Pau d'arco - may reduce effectiveness of vitamin K

Calcitriol - can increase absorption of magnesium and calcium to dangerous levels

Digoxin - can decrease blood levels of magnesium

Doxycycline - can decrease the effectiveness of iron supplementation

Calcium absorption may be reduced by: atenolol, cefpodoxime (Simplicef), ciprofloxacin, enrofloxacin (Baytril), doxycycline, ketaconazole, itraconazole, sucralfate, tetracycline.

Magnesium supplementation may reduce the effectiveness of: allopurinol, azithromycin, cefpodoxime (Simplicef), cimetidine (Tagamet), ciprofloxacin, doxycycline, gabapentin, iron, itraconazole, thyroid hormone (thyroxine), misoprostol, penicillamine, sotalol, sucralfate, tetracycline

Zinc - decreases iron and copper absorption, and decreases the effectiveness of ciprofloxacin

Iron supplementation can decrease the effectiveness of: ciprofloxacin, doxycycline, penicillamine.

Complete and balanced pet foods do contain supplemented vitamins and minerals, and these levels are probably not causing drug interactions. The question to be asked, and that we have no answer for that I know of, is whether therapy using these drugs interacts with these 'adequate' nutrient levels, rendering them inadequate. We do know that some sick animals have lower levels of certain nutrients in their blood than healthy ones – for instance, cats with kidney disease have lower levels of Vitamin E and cats with diabetes lower levels of magnesium. Another reason why nutrition, and often a veterinary nutritionist, should be involved when your pet has a chronic illness.

Yetley EA. Multivitamin and multimineral dietary supplements: definitions, characterization, bioavailability, and drug interactions. Am J Clin Nutr. 2007 Jan;85(1):269S-276S.

Sunday, February 8, 2009

Supplements for cognitive dysfunction in dogs

Cognitive dysfunction is a problem of aged dogs that is distressingly similar in symptoms to human Alzheimer's disease. Older dogs may appear apathetic, irritable, anxious, disoriented, forgetful of where they are, stand as if stuck with their head in a corner, inability to sleep at night, seeming loss of housetraining, or they may pace compulsively. In dogs, we have the additional difficulty of discriminating between behavior changes from degenerative processes from those due to disease or pain. If you are a pet owner who suspects your dog is having behavior changes and haven't read Lisa Rodier's excellent article in Whole Dog Journal about cognitive dysfunction, it's worth purchasing for a thorough review of the problem.

Clinical trials have shown that antioxidants, and combinations of antioxidants with acetyl-l-carnitine, vegetable extracts and phosphatidylserine can improve daily function in these dogs. The best trials were done using Hill's B/D. In fact, the improvements noted when aged beagles were fed this food were greater than the benefits from the drug approved for the condition - selegiline. For pets who require other types of diets or owners who prefer a different food type, combinations of these nutrients can be used as nutraceutical supplements.

Your vet can offer supplements designed specifically for dogs and proven in clinical trials to be helpful. Senilife, a product by CEVA, contains ginkgo biloba, phosphatidylserine, Vitamin E and Vitamin B6. Araujo and colleagues tested the efficacy of this combination using the same test system (beagles in an experimental lab) and some of the same researchers. This trial showed that the supplement improved dogs' performances on cognitive tests significantly over placebo.

Another trial by another group tested the efficacy of SAMe (S-adenosylmethionine) on signs of cognitive dysfunction in dogs. SAMe has been used for liver disease (in animals), depression and arthritis (in people). In this trial, Novifit (made by Virbac) was administered to 36 client-owned dogs at a dose of 18.5 mg/kg for 2 months. The average improvement in the level of activity (57.1%) and awareness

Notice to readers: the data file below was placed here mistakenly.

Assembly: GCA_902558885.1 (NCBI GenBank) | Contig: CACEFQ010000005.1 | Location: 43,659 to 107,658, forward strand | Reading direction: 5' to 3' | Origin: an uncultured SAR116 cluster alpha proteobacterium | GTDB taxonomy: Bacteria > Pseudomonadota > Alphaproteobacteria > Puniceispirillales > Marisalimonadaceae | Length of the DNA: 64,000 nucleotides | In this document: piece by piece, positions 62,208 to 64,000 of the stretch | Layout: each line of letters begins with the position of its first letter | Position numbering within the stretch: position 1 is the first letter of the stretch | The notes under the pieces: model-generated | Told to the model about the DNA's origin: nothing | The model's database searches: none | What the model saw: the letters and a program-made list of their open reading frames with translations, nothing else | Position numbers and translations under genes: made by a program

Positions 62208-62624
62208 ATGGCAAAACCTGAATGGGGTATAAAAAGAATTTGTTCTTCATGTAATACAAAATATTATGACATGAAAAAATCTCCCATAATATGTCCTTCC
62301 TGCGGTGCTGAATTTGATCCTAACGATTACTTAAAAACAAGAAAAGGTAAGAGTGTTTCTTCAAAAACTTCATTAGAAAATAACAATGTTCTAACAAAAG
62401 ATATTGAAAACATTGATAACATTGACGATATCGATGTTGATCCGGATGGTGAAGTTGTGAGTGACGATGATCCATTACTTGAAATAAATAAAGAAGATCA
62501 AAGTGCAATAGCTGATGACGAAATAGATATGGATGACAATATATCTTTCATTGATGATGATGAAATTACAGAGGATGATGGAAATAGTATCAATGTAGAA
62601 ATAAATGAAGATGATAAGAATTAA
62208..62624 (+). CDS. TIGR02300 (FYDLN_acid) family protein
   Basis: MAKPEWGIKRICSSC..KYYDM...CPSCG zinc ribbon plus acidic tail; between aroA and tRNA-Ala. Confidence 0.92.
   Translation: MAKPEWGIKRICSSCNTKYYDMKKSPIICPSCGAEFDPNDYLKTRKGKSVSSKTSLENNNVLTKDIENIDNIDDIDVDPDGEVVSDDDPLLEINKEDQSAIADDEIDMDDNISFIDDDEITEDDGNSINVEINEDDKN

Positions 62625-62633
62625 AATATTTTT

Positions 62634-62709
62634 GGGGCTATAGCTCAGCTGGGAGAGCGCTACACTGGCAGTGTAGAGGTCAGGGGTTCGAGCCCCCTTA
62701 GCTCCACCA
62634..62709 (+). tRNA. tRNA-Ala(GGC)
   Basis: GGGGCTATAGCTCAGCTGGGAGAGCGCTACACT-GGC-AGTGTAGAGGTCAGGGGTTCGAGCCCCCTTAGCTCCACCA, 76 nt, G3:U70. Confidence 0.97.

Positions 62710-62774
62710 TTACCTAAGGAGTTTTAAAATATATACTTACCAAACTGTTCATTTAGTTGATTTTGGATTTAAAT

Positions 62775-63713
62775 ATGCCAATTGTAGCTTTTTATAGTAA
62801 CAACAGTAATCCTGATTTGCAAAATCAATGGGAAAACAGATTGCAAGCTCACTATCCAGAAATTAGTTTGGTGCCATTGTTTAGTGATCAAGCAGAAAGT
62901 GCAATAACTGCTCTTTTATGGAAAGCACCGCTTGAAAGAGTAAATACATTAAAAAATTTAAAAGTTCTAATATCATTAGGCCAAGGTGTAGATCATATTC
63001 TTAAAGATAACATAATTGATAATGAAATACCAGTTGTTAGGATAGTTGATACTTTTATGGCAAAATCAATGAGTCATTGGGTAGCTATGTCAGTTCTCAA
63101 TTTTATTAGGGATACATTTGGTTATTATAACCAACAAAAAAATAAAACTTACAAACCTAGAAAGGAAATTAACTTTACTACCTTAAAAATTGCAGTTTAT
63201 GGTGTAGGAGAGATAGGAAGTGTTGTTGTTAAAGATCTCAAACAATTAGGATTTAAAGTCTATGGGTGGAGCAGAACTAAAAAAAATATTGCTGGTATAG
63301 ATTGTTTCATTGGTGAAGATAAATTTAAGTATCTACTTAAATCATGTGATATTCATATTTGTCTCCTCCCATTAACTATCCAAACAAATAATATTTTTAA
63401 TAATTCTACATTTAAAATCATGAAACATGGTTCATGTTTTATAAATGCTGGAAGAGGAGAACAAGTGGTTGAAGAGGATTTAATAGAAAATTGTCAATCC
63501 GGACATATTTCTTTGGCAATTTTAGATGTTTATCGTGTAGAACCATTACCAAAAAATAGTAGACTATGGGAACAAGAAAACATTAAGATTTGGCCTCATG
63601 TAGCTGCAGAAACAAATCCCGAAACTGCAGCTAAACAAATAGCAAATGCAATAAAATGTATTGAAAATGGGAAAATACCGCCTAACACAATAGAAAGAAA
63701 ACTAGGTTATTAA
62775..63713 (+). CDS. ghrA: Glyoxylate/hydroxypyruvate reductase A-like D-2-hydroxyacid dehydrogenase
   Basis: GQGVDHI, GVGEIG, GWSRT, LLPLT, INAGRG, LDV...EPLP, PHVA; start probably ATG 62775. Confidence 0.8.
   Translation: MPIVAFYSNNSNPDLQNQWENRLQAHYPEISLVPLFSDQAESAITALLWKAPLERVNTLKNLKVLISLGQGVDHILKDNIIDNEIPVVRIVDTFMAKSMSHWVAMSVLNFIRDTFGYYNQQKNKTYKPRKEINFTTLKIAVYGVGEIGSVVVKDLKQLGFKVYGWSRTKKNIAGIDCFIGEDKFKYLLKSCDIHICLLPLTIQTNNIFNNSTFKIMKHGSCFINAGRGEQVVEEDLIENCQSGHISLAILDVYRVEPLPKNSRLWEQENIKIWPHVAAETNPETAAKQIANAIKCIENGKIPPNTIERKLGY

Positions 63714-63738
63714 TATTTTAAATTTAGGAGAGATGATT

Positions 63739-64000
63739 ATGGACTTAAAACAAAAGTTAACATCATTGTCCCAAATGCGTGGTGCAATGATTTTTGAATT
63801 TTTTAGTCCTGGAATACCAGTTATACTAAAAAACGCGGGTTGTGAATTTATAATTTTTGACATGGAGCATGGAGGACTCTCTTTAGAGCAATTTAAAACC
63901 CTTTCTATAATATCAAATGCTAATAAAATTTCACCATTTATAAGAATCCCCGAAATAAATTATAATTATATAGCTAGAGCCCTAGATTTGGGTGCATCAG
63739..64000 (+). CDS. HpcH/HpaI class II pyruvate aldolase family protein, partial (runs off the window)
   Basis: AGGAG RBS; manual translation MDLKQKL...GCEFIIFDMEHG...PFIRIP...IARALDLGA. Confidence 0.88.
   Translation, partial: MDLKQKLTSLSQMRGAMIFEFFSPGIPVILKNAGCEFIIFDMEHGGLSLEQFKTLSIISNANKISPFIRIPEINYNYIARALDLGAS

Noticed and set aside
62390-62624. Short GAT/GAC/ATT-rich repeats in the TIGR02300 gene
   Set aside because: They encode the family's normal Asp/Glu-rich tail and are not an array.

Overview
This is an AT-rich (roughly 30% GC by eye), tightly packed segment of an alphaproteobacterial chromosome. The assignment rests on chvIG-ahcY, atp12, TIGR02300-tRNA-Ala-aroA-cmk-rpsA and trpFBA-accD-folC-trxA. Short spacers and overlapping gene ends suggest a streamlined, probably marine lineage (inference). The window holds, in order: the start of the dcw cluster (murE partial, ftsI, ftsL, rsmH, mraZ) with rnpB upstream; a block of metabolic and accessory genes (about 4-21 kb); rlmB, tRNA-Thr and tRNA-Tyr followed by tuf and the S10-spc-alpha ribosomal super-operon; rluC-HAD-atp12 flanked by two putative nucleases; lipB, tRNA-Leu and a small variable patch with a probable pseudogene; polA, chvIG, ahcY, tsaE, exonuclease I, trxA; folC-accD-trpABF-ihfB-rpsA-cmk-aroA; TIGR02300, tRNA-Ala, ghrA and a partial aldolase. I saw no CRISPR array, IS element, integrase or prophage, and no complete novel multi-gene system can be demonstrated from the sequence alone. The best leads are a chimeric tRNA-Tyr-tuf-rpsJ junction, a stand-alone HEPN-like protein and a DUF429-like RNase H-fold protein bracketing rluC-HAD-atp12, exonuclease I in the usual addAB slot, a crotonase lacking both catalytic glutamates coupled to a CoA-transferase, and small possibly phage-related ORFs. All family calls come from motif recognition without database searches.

(59.5%) was significant in comparison to those dogs given placebo. The results were collected from owners' evaluations of their dogs' progress.

The primary problems reported by the owners were “looks tired,” “inactive,”
“does not run anymore,” “does not climb stairs anymore,” “does not play anymore”,“sleeps too much,” “awakens at night,” “has nightmares”, and “worried,” “feels insecure,” “tries to hide,” “follows me everywhere”. I found these survey answers interesting because I have a problem calling them signs of cognitive dysfunction. And we know that antioxidants are helpful in other geriatric disorders, such as arthritis - which could cause some of these same observations to be made. These authors actually did state that locomotion scores were not improved, distinguishing an effect on arthritis from that on cognitive problems, but I don't buy it since there were no objective measurements of arthritis pain done. Antioxidants have too many multisystemic effects. Which is usually a good thing in a geriatric patient.

One other thing - old cats can develop signs that are often taken as cognitive dysfunction, and again, these are frequently due to medical disorders like hyperthyroidism or arthritis. While all of the approved and studied treatments for cognitive dysfunction are for dogs only, I think it's important to supplement geriatric cats with antioxidants in many cases, especially since we don't have great options for pain or senility, as compared with dogs.

Until very recently, we had to depend upon human supplement companies to supply us with ingredients that were proven in humans. Suddenly we have excellent probiotic products shown to work in pets, and now we have supplements proven to work for cognitive dysfunction in dogs. Ask your vet for more information if you have a family member that might benefit.


Araujo JA, Landsberg GM, Milgram NW, Miolo A. Improvement of short-term memory performance in aged beagles by a nutraceutical supplement containing phosphatidylserine, Ginkgo biloba, vitamin E, and pyridoxine. Can Vet J. 2008 Apr;49(4):379-85.

Rème CA, Dramard V, Kern L, Hofmans J, Halsberghe C, Mombiela DV. Effect of S-adenosylmethionine tablets on the reduction of age-related mental decline in dogs: a double-blinded, placebo-controlled trial. Vet Ther. 2008 Summer;9(2):69-82.